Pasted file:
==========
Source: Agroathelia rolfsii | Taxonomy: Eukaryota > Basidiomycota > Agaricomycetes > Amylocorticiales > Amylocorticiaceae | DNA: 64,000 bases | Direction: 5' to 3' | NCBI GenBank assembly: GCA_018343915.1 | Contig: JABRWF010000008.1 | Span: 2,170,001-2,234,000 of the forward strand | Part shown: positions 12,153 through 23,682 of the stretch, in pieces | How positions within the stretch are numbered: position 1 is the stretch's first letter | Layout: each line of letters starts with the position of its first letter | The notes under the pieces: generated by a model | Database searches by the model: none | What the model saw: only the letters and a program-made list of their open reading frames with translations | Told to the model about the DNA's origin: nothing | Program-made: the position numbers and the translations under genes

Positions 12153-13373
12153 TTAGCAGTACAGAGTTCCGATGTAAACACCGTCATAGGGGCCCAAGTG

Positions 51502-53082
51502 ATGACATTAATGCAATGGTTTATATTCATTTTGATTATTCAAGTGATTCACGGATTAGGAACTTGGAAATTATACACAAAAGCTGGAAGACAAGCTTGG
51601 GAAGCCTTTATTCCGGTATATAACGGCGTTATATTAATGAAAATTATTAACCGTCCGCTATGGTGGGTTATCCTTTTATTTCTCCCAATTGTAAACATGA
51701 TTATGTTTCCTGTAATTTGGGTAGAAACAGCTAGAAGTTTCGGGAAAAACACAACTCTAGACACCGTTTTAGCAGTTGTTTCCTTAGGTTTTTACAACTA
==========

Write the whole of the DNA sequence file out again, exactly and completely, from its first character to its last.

Source: Agroathelia rolfsii | Taxonomy: Eukaryota > Basidiomycota > Agaricomycetes > Amylocorticiales > Amylocorticiaceae | DNA: 64,000 bases | Direction: 5' to 3' | NCBI GenBank assembly: GCA_018343915.1 | Contig: JABRWF010000008.1 | Span: 2,170,001-2,234,000 of the forward strand | Part shown: positions 12,153 through 23,682 of the stretch, in pieces | How positions within the stretch are numbered: position 1 is the stretch's first letter | Layout: each line of letters starts with the position of its first letter | The notes under the pieces: generated by a model | Database searches by the model: none | What the model saw: only the letters and a program-made list of their open reading frames with translations | Told to the model about the DNA's origin: nothing | Program-made: the position numbers and the translations under genes

Positions 12153-13373
12153 TTAGCAGTACAGAGTTCCGATGTAAACACCGTCATAGGGGCCCAAGTG

Positions 51502-53082
51502 ATGACATTAATGCAATGGTTTATATTCATTTTGATTATTCAAGTGATTCACGGATTAGGAACTTGGAAATTATACACAAAAGCTGGAAGACAAGCTTGG
51601 GAAGCCTTTATTCCGGTATATAACGGCGTTATATTAATGAAAATTATTAACCGTCCGCTATGGTGGGTTATCCTTTTATTTCTCCCAATTGTAAACATGA
51701 TTATGTTTCCTGTAATTTGGGTAGAAACAGCTAGAAGTTTCGGGAAAAACACAACTCTAGACACCGTTTTAGCAGTTGTTTCCTTAGGTTTTTACAACTA